Summer is coming...do you know how to avoid white and dark spots on skin?
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Do you know that white and dark spots on skin are visible signs of skin’s sun capital.(1)
With summer coming soon, now is the right time to pay more attention to skin’s sun capital. Skin’s sun capital is genetically determined at birth, varies according to skin phototype and is limited! It is ensured by melanocytes and represents the amount of UV rays sustained by the skin without severe damage (sunburn, pigmentary spots or even actinic keratosis).
This skin damage generally appears above age 50 and is synonymous with visible signs of ageing and sun capital exhaustion. It is estimated that our skin loses half of its sun capital by age 20 and that 7 % of people between 21 to 30 years old present skin pigmentation disorders. Consequently, it is important to protect skin’s sun capital for a healthy, young and beautiful skin in the long run. In this blog, we will uncover the origin of white and dark spots and how they can be faded thanks to MEL[O]STEM™, Sederma's 100 % natural based adaptive active ingredient which cocoons the melanocyte to preserve skin’s sun capital.
What are dark spots on skin?
Dark spots also referred to as sun or age-spots are hyperpigmented lesions of variable size appearing on the face, neck, décolleté, back of hands, upper shoulders, arms and earlobes. They are the outcome of a melanin overproduction due to skin ageing (senile lentigo) and over-sunbathing or outdoor activities (solar lentigo).
Melanin production is an oxidative process. The more melanin is produced, the more the melanocyte is self-oxidised. Over time and amplified by sun-induced oxidations, these oxidative cascades trigger random mutations in the melanocyte. These cell mutations deregulate melanin production, leading to high transfer to keratinocytes and the formation of hyperpigmented or dark spots.
What are white spots on skin?
Scientifically referred to as idiopathic guttate hypomelanosis (IGH), white spots are also called reversed freckles and are small flat depigmented skin areas associated with sun overexposure (2). They are co-located with solar lentigo (dark spots) and xerosis especially on the shins, forearms, trunk and in smaller quantities, on the face and neck. They are most likely to be visible marks of age-related degenerative changes which are worsened by solar oxidative stress (3). White spots represent areas where skin cells are no longer protected by melanin from the harmful effects of the sun. In these areas, the melanocytes become larger with small dendrites, accumulating melanin without being able to distribute it to neighbouring keratinocytes. Over time, the cells are intoxicated by melanin and eventually die.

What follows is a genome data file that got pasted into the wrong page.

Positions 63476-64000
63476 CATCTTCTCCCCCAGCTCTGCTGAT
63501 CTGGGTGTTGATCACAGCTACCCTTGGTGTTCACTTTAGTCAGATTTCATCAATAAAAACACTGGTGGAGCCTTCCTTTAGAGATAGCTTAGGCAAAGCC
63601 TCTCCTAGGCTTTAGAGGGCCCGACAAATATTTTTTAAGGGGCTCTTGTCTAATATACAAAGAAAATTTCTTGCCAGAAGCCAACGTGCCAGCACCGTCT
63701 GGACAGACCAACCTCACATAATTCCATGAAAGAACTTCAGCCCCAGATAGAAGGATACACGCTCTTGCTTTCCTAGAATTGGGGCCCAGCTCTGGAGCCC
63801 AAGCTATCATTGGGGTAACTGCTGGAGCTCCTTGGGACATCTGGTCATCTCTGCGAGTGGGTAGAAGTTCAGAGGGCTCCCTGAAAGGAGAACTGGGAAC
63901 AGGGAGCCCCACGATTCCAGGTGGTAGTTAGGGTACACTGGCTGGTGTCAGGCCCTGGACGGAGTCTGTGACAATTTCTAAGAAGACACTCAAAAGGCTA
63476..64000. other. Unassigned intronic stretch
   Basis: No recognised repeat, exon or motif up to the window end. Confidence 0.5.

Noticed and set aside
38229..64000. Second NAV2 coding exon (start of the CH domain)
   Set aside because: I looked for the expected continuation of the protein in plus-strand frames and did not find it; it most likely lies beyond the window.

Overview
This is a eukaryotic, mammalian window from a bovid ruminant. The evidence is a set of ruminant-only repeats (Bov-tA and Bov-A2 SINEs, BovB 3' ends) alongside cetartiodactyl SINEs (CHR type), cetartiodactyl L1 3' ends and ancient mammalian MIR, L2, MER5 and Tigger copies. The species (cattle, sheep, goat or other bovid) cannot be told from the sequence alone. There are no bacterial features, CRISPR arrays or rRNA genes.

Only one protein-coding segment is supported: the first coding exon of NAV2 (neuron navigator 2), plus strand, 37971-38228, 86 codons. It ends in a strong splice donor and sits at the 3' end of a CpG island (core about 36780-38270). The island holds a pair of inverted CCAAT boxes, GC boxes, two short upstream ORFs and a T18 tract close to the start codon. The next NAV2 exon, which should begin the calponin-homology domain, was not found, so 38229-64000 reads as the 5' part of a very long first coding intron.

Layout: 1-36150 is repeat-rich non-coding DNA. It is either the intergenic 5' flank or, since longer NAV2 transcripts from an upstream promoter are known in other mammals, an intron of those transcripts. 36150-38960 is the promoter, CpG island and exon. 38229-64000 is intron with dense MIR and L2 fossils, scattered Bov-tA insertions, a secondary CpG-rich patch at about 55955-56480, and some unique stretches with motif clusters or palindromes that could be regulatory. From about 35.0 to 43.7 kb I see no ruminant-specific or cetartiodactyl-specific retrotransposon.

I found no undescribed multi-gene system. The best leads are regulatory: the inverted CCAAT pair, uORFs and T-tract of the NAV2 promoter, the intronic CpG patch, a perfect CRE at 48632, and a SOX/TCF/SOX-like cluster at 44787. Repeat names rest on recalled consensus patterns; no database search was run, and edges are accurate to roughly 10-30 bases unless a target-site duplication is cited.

Unprotected keratinocytes are then prematurely aged and defective. The dermal-epidermal junction (DEJ) is flattened, and the epidermis is atrophied. The easily accessible, dermis is silently deconstructed by UV rays leading to solar elastosis.
Fading white and dark spots on skin
Like skinification for hair care, sun products with added skincare benefits are attracting consumer interest. From UV protection to skin regeneration, sunification is becoming essential to providing a holistic care to maintain a healthy and youthful-looking skin. Sunscreens are physical or chemical defense ingredients providing variable UV barrier protection to the skin. Their formulation as well as consumer’s expectations and use have evolved over the years. Consumers are now seeking multifunctional sun products with added skincare benefits. According to The Benchmarking Company, 82 % of US consumers want sunscreens which reduce the appearance of dark pigment spots and skin discolouration.
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In line with this "sunification" trend, Sederma’s brand-new active ingredient Mel[o]stem™ offers the unique benefit of simultaneously reducing dark and white spots for an even complexion. Mel[o]stem™ is a unique and sustainable phyto-complex crafted from scarlet beebalm leaf cell culture.
This smartadaptive active ingredient regulates the homeostasis of melanocytes and their microenvironment to preserve sun capital and limit the appearance of skin pigmentary defects. It promotes collagen and elastin productions and reconstructs the UV-damaged skin tissue. It offers unique sustainable attributes and full transparency on its sourcing and manufacturing process.
Clinically tested at 3 % against placebo, Mel[o]stem™ decreases the appearance of white and dark spots.
Toning down white spots with Mel[o]stem™: after 2 months of application, the lesion volume is decreased down to -93 % and skin quality is improved in areas of white spots.
Fading dark spots with Mel[o]stem™: expert-measured 64 % improvement of complexion evenness vs placebo in 2 months while maximum pigmentation is decreased down to -19 % and pigmentation heterogeneity is decreased down to –32%.
Now that white and dark spots on skin no longer hold any secrets for you, what about developing your next innovative and targeted solution to protect skin‘s sun capital?
To get started, explore our blog “Sun care trends – what’s on the horizon?” and be inspired by the below formulation suggestions including Mel[o]stem™.
(1) Goorochum R., Viennet C., Granger C., Fanian F., Varin-Blank N., Leroy C. and Humbert P. (2016) “Biological processes in solar lentigo: insights brought by experimental models.” Exp. Dermatol., 25, 174-177.
(2) Shin M-K., Jeong K-H., Oh I-H., Choe B-K. and Lee M-H. (2011) “Clinical features of idiopathic guttate hypomelanosis in 646 subjects and association with other aspects of photoaging.” Int. J. Dermatol., 50, 798-805.
(3) Podder I. and Sarkar R. (2019) “Idiopathic guttate hypomelanose: an overview.” Pigment Int. IP: 22.214.171.124.